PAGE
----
My First Scalpel
Today I had my first surgical experience. It was not very dramatic.
I have a fairly common genetic condition that causes lipoma to form in my fat tissue. These are basically benign tumors and usually are not noticeable. But a pair below my right knee, despite hiding well with the joint, had grown to the point of causing discomfort. I also had one small one on the thigh that wasn’t visible at all but would press against muscle tissue and cause some ache after exercising.
So when I switched GPs this year, I brought them up and was given a referral to the hospital to have them removed. It’s been a fascinating experience to see how the Dutch healthcare system works. I’ve since taken a short tram ride (or even walked) to the “east” hospital for an initial consultation, for an MRI scan, to discuss the scan results, and now for the actual surgery. Each time, I walk into the mid-century building that feels more like an airport than an American hospital and follow the signs to the appropriate desk, show them my ID, and wait up to 10 minutes. Then I am greeted by friendly professionals who don’t flinch when I say “Engels, alsjeblieft” and switch to speaking English while escorting me to a simple room with minimal fuss.
The surgery itself was surprisingly understated. I walked directly into an operating room and sat on the table in my street clothes, while a surgeon, surgery resident, internist, and nurse (all women) went to work. No need to recount the details, but it’s interesting that the anesthetic was very localized, and it all felt very informal even though the surgeons were clearly skilled. The large tumor was even bigger than expected (“Geen kleintje!” the nurse declared) and they let me choose how much I saw as we went. It all took less than an hour from showing my ID to walking (stiffly) out.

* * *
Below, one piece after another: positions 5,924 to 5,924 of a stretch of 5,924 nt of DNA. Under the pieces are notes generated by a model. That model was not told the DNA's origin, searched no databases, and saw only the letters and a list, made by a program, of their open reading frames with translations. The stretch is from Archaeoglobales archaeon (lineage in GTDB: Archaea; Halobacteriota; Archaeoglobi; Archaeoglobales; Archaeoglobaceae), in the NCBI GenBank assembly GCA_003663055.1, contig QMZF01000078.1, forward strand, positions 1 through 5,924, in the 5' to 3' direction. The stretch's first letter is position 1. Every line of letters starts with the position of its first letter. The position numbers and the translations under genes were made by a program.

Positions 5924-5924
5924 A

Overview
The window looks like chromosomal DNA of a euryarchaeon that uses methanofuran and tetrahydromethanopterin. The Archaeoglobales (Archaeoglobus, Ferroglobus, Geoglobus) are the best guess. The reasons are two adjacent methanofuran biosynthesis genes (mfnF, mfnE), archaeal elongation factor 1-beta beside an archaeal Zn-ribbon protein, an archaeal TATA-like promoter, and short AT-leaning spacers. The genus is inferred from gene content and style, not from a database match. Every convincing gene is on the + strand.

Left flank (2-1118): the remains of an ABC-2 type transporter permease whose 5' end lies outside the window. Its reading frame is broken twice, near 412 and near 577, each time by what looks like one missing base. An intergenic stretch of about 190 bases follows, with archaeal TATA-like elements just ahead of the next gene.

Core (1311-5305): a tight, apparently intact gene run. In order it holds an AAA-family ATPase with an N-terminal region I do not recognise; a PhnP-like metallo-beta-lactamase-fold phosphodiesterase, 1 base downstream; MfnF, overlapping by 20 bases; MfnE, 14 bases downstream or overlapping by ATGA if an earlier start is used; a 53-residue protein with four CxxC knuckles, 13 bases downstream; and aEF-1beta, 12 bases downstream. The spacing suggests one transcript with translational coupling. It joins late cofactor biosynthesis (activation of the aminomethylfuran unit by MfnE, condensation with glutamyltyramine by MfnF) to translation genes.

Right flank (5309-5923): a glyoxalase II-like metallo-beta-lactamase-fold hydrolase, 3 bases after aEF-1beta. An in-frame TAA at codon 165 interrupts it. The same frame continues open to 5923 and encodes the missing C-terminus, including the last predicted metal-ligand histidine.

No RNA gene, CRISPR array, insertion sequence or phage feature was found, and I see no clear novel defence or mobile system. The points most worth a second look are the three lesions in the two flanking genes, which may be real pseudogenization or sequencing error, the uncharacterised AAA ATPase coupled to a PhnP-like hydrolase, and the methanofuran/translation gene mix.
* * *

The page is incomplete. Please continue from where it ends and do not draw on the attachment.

I cannot say from experience, but based on my research I expect my experience in the US would have been quite different. I still wouldn’t have spent the night, but probably would have spent significant time in prep and recovery and been wheeled around on a stretcher.
Costs are much lower here. This may be partly because the process was spartan, partly because the doctors don’t have student loans, and largely because the whole system is regulated as “managed chaos” so that it doesn’t suffer from the cost disease plaguing the US market. So even though I have almost no costs, the insured costs are so low that I’ll remain on the paying-in side of the social equation.
One more observation about how Dutch this experience has been. They gave me no painkillers, so now that the anesthetic has completely worn off and the incisions are beginning to hurt, I have only paracetamol. Because comfort would not be worth the risk.